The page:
Thu, Jul 19, 2018 - Page 11 News List

CIER maintains growth forecast, reduces volume

MOMENTUM?One economist said that a boost for local firms from a new iPhone series might not be evident this year, while rising competition has also weighed on them

By Crystal Hsu  /  Staff reporter

The Chung-Hua Institution for Economic Research (CIER, 中華經濟研究院) yesterday held its economic growth forecast for this year almost unchanged, but slashed its trade volume prediction as the specter of a US-China trade war looms larger.

“While the economy remains on a course of expansion, the pace might slow going forward, due to growing noises and a high comparison base,” CIER researcher Peng Su-ling (彭素玲) said after the Taipei-based think tank forecast that the nation’s economy would increase 2.48 percent this year.

The institute in April predicted that Taiwan’s GDP would increase 2.47 percent year-on-year.

The pickup might lose some steam as the US and China threaten more tariffs on each others’ imports and inventory adjustment pressure builds for local firms, Peng said.

Exports, which constitute 70 percent of GDP, might increase only 3.26 percent this year, compared with an earlier estimate of 4.11 percent, while import growth might ease from 4.23 percent to 3.4 percent, the institute said.

Protectionism is unfavorable for Taiwan, as China accounts for 40 percent of the nation’s outbound shipments and the US 11 percent, government data showed.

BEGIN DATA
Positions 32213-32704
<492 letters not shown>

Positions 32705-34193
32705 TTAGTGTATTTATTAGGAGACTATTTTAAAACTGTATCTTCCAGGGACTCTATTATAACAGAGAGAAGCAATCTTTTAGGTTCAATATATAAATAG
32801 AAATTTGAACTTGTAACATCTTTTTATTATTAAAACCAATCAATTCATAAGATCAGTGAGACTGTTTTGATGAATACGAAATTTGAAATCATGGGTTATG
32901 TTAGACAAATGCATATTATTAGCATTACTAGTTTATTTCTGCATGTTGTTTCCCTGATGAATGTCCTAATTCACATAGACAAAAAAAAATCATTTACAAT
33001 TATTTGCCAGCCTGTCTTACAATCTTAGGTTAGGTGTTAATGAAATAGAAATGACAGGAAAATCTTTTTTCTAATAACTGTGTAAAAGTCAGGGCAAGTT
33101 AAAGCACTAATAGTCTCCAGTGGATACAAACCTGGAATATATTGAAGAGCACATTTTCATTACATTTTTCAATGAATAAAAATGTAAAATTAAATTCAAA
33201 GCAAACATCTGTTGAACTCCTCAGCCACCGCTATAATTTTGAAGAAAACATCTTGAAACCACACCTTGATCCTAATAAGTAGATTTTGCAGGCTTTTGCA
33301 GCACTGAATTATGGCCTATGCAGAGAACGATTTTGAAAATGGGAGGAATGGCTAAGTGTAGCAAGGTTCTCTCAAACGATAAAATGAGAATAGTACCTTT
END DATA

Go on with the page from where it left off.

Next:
Local firms have started preparing inventory for next-generation mobile devices, but the momentum is not as strong as in the past, CIER economist Chen Shin-hui (陳馨蕙) said.

“The launch of a new iPhone series used to bolster local firms in the supply chain and Taiwan’s economy as a whole, but the effect might not be evident this year,” said Chen, who helps compile the official purchasing managers’ index.

Growing market competition has also weighed on profit margins and some local firms have had no choice but to transform and tap other sources of income, Chen said.

CIER forecast that domestic demand, particularly private investment, would uphold the economy in the second half of this year, as pension reforms prompt civil servants, public-school teachers and military personnel to tighten spending.

Private investment was forecast to grow 2.5 percent annually this year, compared with a previous estimate of 2.24 percent growth, while consumer spending would gain 1.95 percent, the same as the last projection, CIER said.

Consumer price inflation is expected to rise to 1.65 percent this year on the back of rising fuel and raw material costs, while the New Taiwan dollar was forecast to trade at an average of NT$29.75 against the US dollar, the institute said.

Lin Tsung-yao (林宗耀), director-general of the central bank’s Department of Economic Research, voiced reservations, saying that the NT dollar has mostly ended weaker than NT$30.5 this month.

Yuanta-Polaris Research Institute (元大寶華綜經院) president Liang Kuo-yuan (梁國源) said the global economy is likely approaching a plateau, with the chance of a turnaround increasing.

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